As such, it is important for us to know how to calculate the many variations that follow after the launch of the sacrifice, and hopefully we will be able to uncover the many details that explain why this tactical motif continues to mystify us even till this day.
Today, we will look at the variations where the defending king retreats back into his shelter (...Kg8/Kg1 or Kh8/Kh1). When this happens the resulting attack is often easy to execute since the attacker's Queen and Knight work together to make a formidable strike force. A look at the very first example from Part 1 can confirm this quickly:
|Position after 7... O-O|
And if you can recall, the variations after 8. Bxh7 Kxh7 9. Ng5+ Kg8/Kh8 ended quickly:
8... Kh8 9. Qh5+ Kg8 10. Qh7#
8... Kg8 9. Qh5 Qxg5 (in order to prevent mate on h7) and Black loses the Queen.
However, such a position can only occur in an attacker's dream, and in reality the differences in a position often make the subsequent variations after Kg8/Kh8 (Kg1/Kh1 if Black is the attacker) much more complex than they seem. In the following position from an Advance French variation, White seems to be facing problems since Black has a potential escape square on f8. But fortunately for White, other aspects of his position, such as the possibility of the rook lift to e3, help him create a successful mating attack:
|White to move|
1. Bxh7+! Kxh7
After 1... Kh8 White simply plays 2. Ng5 with 3. Qh5 to follow
2. Ng5+ Kg8
Or 2... Kg6 3. Qd3+ f5 (3... Kh6 4. Qh7#) 4. exf6+ Kxf6 5. Qf3+ after which Black will collapse very soon
3. Qh5 Nf8
Black cannot defend the f8 square; for example 3... Qe7 leads to 4. Qh7+ Kf8 5. Qh8#
4. Qxf7+ Kh8
The rook lift decides matters; there is no stopping 6. Rh3+ followed by mate.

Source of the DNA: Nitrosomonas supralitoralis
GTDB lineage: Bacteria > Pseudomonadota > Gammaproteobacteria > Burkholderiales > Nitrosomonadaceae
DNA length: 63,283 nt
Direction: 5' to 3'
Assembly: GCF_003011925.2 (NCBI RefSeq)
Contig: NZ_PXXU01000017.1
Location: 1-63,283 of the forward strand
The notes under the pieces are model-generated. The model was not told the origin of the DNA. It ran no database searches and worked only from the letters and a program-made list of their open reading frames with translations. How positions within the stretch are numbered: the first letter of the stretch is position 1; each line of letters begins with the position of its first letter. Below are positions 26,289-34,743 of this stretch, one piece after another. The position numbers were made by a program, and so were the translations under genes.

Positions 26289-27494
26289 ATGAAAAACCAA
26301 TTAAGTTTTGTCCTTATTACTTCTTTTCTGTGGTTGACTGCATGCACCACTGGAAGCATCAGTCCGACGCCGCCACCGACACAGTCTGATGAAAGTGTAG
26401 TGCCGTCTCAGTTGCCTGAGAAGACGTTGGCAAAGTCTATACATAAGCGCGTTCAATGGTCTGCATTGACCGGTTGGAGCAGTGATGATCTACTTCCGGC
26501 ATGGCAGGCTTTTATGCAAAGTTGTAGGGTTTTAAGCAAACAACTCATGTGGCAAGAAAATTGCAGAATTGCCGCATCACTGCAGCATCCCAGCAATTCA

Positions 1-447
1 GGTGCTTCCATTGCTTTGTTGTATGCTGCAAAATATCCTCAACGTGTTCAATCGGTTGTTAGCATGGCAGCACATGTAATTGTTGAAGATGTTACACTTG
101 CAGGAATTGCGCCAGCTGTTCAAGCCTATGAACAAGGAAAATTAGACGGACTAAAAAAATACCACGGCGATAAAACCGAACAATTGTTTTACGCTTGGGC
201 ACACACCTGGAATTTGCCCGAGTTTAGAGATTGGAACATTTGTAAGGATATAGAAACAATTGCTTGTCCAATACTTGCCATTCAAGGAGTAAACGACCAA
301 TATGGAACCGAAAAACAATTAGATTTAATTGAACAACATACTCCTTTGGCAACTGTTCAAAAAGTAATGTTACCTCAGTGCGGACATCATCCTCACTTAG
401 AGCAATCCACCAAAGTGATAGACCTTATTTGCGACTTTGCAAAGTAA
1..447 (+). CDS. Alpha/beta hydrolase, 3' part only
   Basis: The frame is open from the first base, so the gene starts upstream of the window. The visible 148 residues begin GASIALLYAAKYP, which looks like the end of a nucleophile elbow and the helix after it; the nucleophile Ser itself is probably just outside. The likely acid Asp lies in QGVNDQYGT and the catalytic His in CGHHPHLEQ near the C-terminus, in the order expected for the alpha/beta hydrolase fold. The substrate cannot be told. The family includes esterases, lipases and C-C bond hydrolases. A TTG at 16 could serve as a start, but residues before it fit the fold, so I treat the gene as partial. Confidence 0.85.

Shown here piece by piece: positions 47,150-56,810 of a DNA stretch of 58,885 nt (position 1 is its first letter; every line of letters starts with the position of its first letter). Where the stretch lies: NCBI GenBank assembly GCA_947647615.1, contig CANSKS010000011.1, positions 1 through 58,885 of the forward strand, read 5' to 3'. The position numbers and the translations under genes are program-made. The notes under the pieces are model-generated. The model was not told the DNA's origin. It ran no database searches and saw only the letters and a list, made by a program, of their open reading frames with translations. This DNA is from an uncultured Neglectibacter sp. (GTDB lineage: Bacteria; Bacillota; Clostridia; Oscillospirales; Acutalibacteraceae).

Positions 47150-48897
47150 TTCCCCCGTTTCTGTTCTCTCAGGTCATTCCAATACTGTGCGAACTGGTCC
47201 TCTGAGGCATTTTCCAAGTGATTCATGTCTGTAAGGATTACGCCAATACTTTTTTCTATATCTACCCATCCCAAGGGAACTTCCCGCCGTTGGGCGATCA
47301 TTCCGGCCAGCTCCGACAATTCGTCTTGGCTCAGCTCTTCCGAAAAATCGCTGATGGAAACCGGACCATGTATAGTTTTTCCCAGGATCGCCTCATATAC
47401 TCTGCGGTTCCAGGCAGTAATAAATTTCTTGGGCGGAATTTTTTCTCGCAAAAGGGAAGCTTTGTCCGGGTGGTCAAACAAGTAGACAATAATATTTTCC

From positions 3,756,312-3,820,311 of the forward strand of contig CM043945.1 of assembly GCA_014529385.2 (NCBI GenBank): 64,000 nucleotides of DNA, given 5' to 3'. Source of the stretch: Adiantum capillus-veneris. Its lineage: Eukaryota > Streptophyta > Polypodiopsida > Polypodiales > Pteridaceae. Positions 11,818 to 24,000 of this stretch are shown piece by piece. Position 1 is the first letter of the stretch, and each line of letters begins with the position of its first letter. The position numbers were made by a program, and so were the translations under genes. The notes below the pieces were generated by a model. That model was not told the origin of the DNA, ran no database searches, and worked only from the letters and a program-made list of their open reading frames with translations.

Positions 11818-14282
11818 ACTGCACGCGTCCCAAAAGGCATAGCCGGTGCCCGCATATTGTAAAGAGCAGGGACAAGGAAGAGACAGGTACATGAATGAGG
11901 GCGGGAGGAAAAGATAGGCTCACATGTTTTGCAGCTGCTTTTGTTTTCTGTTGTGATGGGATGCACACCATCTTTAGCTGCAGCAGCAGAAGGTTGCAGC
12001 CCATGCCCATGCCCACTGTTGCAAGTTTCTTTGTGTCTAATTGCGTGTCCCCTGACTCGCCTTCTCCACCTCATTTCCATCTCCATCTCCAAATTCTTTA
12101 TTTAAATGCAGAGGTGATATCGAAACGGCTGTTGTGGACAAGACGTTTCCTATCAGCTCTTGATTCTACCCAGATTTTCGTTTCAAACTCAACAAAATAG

In the next example, Black (the attacker) also faces problems since White's bishop on c1 seems to be able to help defend the h2 square, thus making Qh4 seem impractical. But fortunately for Black, he has the additional option of Qe4+ and other active factors which allow his attack to succeed:
|Black to move|
2. Kxh2 Ng4+
3. Kh3 falls quickly to Nxf2+ winning the queen, while after 3. Kg3 Qe5+ 4. f4 Qh5 5. f5 Qh2+ 6. Kxg4 h5+ 7. Kg5 Qg3+ 8. Kxh5 g6+ 9. fxg6 Re5+ it is not hard to spot a checkmate for Black here.
But now what? Black cannot play 3... Qh4 since 4. Bf4! foils his plans immediately by bringing an extra defender to the h2 square. Fortunately, Black has a way to deny the enemy bishop access to the h2-b8 diagonal:
4. f4 Qh5
5. Rf2 Qh1+!
6. Kxh1 Nxf2+
It is interesting to note that in our previous two examples, the attacker's plans would not have succeeded if the pawn were on h5 (for the first position) or h4 (for the second position). For the former, this would have denied White the opportunity to utilize his rook lift effectively, while in the latter the same goes for Black's 4... Qh5.
And thus here are some of the interesting factors about the position which one has to consider before he can launch a successful sacrifice. In our next article, we will extend our discussion to the more complicated examples: When the defending king has the option of using the g6/g3 or h6/h3 squares as escape routes.
Part 1: http://nushsblackknights.blogspot.com/2014/07/when-in-doubt-bxh7-part-1.html
Part 2: http://nushsblackknights.blogspot.com/2014/07/when-in-doubt-bxh7-part-2.html
"Art of Attack in Chess" by Vladimir Vukovic